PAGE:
outh Africa has a high-cost, low-performance education system that does not compare favourably with education systems in other African countries, or in similar developing economies. There is a multitude of well-publicised problems, including a shortage of teachers, underqualified teachers and poor teacher performance. In the classroom, this results in poor learner standards and results, a lack of classroom discipline and is exacerbated by insufficient resources and inadequate infrastructure. On a government level, difficulties have been caused by a failure of appropriate inspection and monitoring, and confusion caused by changing curricula without proper communication and training. All this has lead to massive demoralisation and disillusionment among teachers and a negative and worsening perception of the teaching profession.
Recently appointed director of the Centre for Education Policy Development (CEPD) and former director and acting chief director for the National Department of Education Management and Governance, Martin Prew, does not beat about the bush when reviewing the challenges of the new departments of education. “We have to go back to basics,” he insists. “Getting the teachers in to teach and the learners back to learn. We would do well to take a leaf out of Zimbabwe’s book. They followed much the same political trajectory as we did – experiencing the same kind of boycotts and association of the education system with the former regime.” Zimbabwe’s post-independence government immediately prioritised education, Prew explains. “They wisely took the strong system already in place and built on it, introducing gradual changes over the years,” he says.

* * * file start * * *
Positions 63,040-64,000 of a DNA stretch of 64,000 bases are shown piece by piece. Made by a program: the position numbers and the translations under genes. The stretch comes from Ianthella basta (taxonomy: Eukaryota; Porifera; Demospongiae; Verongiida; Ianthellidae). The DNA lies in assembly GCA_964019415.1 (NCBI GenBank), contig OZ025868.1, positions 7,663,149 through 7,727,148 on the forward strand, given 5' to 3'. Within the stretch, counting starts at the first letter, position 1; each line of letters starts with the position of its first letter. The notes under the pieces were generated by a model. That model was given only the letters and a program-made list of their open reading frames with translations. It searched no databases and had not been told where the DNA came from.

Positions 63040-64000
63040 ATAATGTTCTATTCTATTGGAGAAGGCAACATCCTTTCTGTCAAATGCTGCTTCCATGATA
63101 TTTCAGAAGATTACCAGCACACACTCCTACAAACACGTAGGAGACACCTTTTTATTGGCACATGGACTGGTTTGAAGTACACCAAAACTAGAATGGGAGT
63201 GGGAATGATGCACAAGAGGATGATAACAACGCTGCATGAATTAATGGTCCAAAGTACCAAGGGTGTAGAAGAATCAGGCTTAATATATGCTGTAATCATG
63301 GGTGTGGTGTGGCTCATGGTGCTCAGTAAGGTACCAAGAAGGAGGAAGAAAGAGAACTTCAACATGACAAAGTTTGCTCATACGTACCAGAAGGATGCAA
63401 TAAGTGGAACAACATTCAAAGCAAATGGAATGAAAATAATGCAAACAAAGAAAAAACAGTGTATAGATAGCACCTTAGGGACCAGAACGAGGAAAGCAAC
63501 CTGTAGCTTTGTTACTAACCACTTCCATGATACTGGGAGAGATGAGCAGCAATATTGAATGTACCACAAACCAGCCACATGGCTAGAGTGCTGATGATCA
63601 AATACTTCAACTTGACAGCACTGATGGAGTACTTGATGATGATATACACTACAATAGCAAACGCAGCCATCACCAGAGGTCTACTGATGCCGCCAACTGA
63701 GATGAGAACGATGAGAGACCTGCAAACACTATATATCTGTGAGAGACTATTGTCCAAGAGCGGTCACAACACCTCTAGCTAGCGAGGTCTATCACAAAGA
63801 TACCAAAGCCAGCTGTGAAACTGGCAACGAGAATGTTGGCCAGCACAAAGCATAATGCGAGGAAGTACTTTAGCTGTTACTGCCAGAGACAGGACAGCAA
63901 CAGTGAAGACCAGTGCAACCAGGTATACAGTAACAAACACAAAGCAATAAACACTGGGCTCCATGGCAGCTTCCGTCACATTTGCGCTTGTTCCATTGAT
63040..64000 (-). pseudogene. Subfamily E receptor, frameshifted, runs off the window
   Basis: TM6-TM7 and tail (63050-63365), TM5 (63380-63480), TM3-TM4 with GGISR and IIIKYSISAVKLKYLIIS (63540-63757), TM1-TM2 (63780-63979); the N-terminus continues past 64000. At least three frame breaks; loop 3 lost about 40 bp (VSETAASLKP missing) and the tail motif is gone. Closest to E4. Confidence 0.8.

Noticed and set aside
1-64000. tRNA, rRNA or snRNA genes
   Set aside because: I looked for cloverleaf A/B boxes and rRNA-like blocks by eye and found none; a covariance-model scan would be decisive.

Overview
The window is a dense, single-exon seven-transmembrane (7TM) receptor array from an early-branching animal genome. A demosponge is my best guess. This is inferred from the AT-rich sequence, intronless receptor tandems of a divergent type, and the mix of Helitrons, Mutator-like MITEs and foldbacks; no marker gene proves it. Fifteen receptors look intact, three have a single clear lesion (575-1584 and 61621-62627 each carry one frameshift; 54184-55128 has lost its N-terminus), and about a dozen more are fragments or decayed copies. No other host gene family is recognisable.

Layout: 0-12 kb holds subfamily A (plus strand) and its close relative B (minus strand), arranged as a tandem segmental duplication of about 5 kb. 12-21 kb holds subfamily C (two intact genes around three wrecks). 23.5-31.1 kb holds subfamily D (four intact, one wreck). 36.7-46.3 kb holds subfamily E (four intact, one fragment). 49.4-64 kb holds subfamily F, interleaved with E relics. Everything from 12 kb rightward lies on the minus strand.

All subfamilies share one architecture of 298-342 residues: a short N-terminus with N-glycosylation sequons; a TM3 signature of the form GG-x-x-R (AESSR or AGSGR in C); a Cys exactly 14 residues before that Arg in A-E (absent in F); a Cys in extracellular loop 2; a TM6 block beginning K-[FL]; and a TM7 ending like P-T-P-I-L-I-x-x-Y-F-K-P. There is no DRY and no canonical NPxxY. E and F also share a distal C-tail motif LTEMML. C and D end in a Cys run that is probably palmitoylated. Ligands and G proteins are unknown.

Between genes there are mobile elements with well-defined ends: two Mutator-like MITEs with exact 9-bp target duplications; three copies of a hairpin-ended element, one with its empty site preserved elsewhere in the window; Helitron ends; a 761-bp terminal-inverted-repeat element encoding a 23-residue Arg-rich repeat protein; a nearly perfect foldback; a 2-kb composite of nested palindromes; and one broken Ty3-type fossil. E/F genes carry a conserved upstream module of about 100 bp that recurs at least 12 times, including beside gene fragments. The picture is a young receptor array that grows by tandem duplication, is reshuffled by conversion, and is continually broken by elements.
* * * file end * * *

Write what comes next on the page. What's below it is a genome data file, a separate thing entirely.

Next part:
“A total review of the current Schools Act is a priority” “Education was regarded as one of the most important aspects of national regeneration and progress. The cry was to strengthen existing schools, build new ones, and appoint competent teachers regardless of their former or current allegiances. Government motivated and inspired teachers by engaging teachers’ unions, focusing on the role of principals as critical managers, and made teachers and principals feel they were a crucial component in the building of the nation.” The initial curriculum and syllabi were maintained. “Instead of following the tabula rasa route adopted by South Africa, Zimbabwe gradually introduced a new curriculum over a period of about 10 years during the 80s. This created continuity and stability for teachers and pupils alike. Small but substantial changes were made to the various syllabi without dumping the curriculum, which of course is the whole school experience. “The syllabus refers to the content matter of a particular subject. It appears that there was confusion in South Africa about what a curriculum was as opposed to a syllabi. Rather than talking about improving the various syllabus we kept talking about changing the curriculum. The result was that the whole system was turned upside down too soon and in the process we lost much of what was effective in the old system,” says Prew. might well be changed yet again. We need to realise that education reforms need to get bedded down: each reform needs at least 10 years of implementing before one can determine if they have worked or not. Among the repercussions, according to Prew, was the feeling created among teachers that everything they had done was irrelevant. “They had confidence in their ability but their professionalism was pummelled out of them. Then, with the closure of teacher training colleges, the low levels of commitment to teacher training provided at universities and the low levels of funding, the status of the profession sank even further. Now of course, with constant media reports about incompetence, unethical behaviour, failure to attend classes, shocking results and below-standard qualifications, the negative perception has been exacerbated.” He believes a total...